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Department of Labor and Industry v. Rosen

Decided: February 25, 1957.

DEPARTMENT OF LABOR AND INDUSTRY, STATE OF NEW JERSEY, PLAINTIFF-APPELLANT,
v.
MAX ROSEN, DEFENDANT-RESPONDENT



Goldmann, Freund and Conford. The opinion of the court was delivered by Freund, J.A.D.

Freund

The State, through the Department of Labor and Industry, filed in the Municipal Court of the City of Paterson 19 complaints against the defendant, Max Rosen, president of Victory Fabrics, Inc., charging violation of the provisions of N.J.S.A. 34:11-4 for failure to pay his employees their full wages. The parties stipulated that only one of the cases be tried and that the decision be dispositive of all. The trial court found that the defendant had violated the statute, imposed a penalty of $50 for each of the 19 violations and entered judgment for the plaintiff in the amount of $950. The defendant appealed to the Passaic County Court which, after a trial de novo , reversed, 40 N.J. Super. 363 (Cty. Ct. 1956), entering a judgment of no cause of action in favor of the defendant. The plaintiff appeals.

There is no dispute as to the facts, only a legal issue is before us. N.J.S.A. 34:11-4 requires that:

"Every person, firm, association or partnership * * * and every corporation * * * shall pay at least every two weeks, in lawful money of the United States, to each and every employee engaged in his, their or its business * * * the full amount of wages earned and unpaid in lawful money to such employee, up to within twelve days of such payment."

The penalty for violation of this section is prescribed in N.J.S.A. 34:11-6 which provides that:

"Every person, firm, association, partnership or corporation mentioned" in the above section "and every officer or agent thereof who shall violate any of the provisions of said section 34:11-4 shall, for the first offense, be liable to a penalty of fifty dollars ($50.00),

and for the second and each subsequent offense to a penalty of one hundred dollars ($100.00), to be recovered by and in the name of the Department of Labor of this State. * * *"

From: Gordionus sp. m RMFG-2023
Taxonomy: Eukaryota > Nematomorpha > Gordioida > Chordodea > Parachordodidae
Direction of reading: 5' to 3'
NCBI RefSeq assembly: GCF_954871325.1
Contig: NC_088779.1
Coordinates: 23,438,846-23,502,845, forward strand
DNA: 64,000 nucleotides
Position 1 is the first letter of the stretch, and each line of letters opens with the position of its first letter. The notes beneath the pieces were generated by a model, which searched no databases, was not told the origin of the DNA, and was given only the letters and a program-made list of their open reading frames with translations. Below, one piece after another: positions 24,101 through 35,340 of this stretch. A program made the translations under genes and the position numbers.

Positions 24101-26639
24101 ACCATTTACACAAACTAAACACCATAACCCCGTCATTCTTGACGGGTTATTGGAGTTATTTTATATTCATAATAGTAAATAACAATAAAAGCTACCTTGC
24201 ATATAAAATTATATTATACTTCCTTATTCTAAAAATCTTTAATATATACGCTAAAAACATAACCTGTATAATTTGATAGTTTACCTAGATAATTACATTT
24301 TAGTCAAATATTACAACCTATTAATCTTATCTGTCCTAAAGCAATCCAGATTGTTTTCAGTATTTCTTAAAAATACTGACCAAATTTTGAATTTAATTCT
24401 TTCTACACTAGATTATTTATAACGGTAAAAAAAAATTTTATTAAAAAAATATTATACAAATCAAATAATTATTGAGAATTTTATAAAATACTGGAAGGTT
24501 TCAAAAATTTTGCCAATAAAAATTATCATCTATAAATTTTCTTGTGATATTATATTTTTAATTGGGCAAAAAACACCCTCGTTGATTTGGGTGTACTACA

At the trial de novo , the defendant admitted that his employees had not been paid their full wages. The corporation conducted a commission business, weaving at a specified rate per yard materials owned and supplied by its customers. Because of financial difficulties the corporation defaulted in the payment of rent, the landlord distrained, and the owners removed their materials. The defendant testified that he divided "all the money that I had in the bank at the time equally amongst my help. It amounted to about twenty per cent. * * * I was unable to pay them in full, because I hadn't any money * * * I had no means of paying." The County Court reversed the judgment below on the ground that the proceeding was criminal in nature, requiring proof of guilt beyond a reasonable doubt of intention to violate the statute or a willful refusal to pay the wages due, and that the State failed to so prove.

Regardless of in how sympathetic a light this court may view the defendant's situation, our duty is to construe the statute as enacted. We cannot write into the statute conditions or qualifications; that is the function of the Legislature.

The issues are these: (1) are the pertinent statutes criminal in nature, and (2) is proof of willful intention to violate required?

Historically, N.J.S.A. 34:11-4 is derived from chapter 179 of the Laws of 1896 and chapter 38 of the Laws of 1899, the latter entitled "An Act to provide for the payment of wages in lawful money of the United States every two weeks." The motivating factor for the enactment of the legislation was the elimination of the practice prevalent among factory owners, particularly by owners of glass factories in southern New Jersey, of paying wages in the form of order books or scrip, redeemable only at ...


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